x Abu Dhabi, UAESaturday 22 July 2017

Same name, but two very different companies

The Entertainer, a British toy shop, opened a branch in the Al Ghurair Centre in December last year. It shares the same name as Dubai-based voucher company The Entertainer, which sells books filled with buy one get one free offers.

The Entertainer voucher books on sale at Madinat Jumeirah. Sarah Dea / The National
The Entertainer voucher books on sale at Madinat Jumeirah. Sarah Dea / The National

DUBAI // What do a 30-year-old British toy-store chain and a UAE discount-voucher firm have in common?

Not a lot you might think, but when they share strikingly similar logos, they run the risk of confusing consumers and of potentially raising legal issues.

The Entertainer toy shop opened a branch at the Al Ghurair Centre in Dubai in December last year.

It has the same name as the Dubai voucher company The Entertainer, which sells books filled with buy-one-get-one-free offers.

By coincidence, both have similarly coloured logos that feature a smiling face. Customers and branding experts believe there is a potential for confusion.

Sally Cobb, from the UK, who was shopping in Al Ghurair Centre on Thursday, said she had not heard of the toy shop. “I thought it was the voucher company starting to sell toys,” she said. “At first glance the logos do look similar.”

The British firm signed a 45-store franchise agreement with Al Owais Enterprises in Dubai in September last year. In May, it opened shops in Abu Dhabi’s Dalma Mall and Deerfields Mall, and is expected to open another in Dubai’s Arabian Centre.

Craig Falconer, creative director at branding firm North 55, said it would have been too much to ask the company to change its branding to differentiate itself from the voucher publisher.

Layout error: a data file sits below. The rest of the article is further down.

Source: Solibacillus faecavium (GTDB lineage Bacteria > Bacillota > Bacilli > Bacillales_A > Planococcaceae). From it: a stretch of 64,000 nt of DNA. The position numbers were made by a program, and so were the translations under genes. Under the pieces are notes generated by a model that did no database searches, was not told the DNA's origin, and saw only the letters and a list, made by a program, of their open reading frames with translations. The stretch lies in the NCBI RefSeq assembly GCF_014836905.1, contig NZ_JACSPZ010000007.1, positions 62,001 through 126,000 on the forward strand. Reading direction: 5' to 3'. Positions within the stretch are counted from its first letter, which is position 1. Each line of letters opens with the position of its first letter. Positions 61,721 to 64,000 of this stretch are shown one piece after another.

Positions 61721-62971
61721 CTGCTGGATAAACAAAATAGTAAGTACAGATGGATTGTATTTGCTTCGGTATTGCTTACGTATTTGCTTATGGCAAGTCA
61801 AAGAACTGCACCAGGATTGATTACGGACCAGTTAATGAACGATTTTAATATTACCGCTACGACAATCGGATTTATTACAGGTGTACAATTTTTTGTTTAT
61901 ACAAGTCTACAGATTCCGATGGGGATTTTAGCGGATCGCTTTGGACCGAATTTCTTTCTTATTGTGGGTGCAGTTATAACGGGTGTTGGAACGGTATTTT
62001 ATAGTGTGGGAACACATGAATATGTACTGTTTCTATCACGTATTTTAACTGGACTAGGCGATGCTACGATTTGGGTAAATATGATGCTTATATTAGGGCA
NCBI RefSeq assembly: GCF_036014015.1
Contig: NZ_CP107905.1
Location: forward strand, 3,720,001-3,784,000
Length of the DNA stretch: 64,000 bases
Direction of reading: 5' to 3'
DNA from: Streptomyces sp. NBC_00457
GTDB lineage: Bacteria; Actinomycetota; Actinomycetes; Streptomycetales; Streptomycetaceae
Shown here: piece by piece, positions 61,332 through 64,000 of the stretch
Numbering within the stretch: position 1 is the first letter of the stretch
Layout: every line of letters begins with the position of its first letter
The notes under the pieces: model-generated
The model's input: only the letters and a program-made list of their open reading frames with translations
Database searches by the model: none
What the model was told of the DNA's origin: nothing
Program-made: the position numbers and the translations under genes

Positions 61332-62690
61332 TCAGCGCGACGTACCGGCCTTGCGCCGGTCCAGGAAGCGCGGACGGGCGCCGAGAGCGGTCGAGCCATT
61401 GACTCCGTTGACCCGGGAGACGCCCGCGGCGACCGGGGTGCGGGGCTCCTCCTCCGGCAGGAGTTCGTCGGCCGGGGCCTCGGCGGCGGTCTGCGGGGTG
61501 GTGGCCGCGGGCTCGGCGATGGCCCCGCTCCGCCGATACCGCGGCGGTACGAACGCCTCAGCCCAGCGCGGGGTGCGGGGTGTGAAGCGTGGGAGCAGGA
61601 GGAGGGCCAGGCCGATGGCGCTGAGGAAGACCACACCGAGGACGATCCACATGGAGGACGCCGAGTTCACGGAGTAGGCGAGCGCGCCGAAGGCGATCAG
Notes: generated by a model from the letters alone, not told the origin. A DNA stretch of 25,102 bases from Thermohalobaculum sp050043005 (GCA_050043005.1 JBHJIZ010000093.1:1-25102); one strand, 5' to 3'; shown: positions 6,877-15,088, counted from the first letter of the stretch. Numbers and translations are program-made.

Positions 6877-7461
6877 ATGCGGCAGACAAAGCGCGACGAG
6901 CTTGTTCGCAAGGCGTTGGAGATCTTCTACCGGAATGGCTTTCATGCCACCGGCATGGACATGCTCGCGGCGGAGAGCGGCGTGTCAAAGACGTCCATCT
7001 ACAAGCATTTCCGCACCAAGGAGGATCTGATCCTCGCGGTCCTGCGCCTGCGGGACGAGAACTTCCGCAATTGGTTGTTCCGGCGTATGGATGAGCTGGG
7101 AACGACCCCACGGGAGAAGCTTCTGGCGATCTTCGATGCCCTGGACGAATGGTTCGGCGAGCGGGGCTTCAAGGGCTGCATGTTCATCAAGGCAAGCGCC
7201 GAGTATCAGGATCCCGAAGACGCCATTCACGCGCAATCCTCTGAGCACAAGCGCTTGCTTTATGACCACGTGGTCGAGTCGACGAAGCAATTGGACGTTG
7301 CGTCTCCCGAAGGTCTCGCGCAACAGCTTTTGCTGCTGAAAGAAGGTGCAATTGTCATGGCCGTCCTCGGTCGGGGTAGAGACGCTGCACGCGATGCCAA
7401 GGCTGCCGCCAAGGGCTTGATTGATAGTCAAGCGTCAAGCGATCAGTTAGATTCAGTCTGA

“They might have hundreds of stores, a long history and quite a strong brand identity,” he said.

But there was a possibility for the two to be mistaken for each other, even though the nature of their business was different, he added.

“It can have a positive impact and a negative,” he said. “They could, by coincidence, complement each other and benefit from each other’s brand equity. However, there’s an equal danger that they would create confusion in the market.”

A spokesman for the voucher firm stressed that the two companies were separate entities.

“While our respective businesses do have the same name we have very distinct and different focuses,” he said. “Accordingly, the ownership of both companies are in open discussions to ensure there are no issues on either side in the markets in which we both have operations.”

Al Owais Enterprises could not be reached, and a spokesman for the toy shop chain declined to comment on the specific arrangements.

Dino Wilkinson, a partner at law firm Norton Rose Middle East, said it was common when two companies shared the same name but had little crossover in terms of the nature of their business to adopt a policy of mutual coexistence.

“They might be in discussion over establishing a coexistence agreement,” he said. “It happens a lot that companies do reach certain settlements.”

Mark Hill, director of Rights Lawyers in Dubai, said that in cases where a coexistence agreement was reached, there were still obligations on both parties.

“You need to take steps, with both parties, to ensure that you would minimise any potential confusion,” he said.

Last year, social-networking site Facebook said it was considering legal action against Facelook, a hair salon in Dubai’s Discovery Gardens.

In 2012, UK clothes retailer Primark opened a legal case against a Bur Dubai retailer that had registered the same name with the Dubai Department of Economic Development.

mcroucher@thenational.ae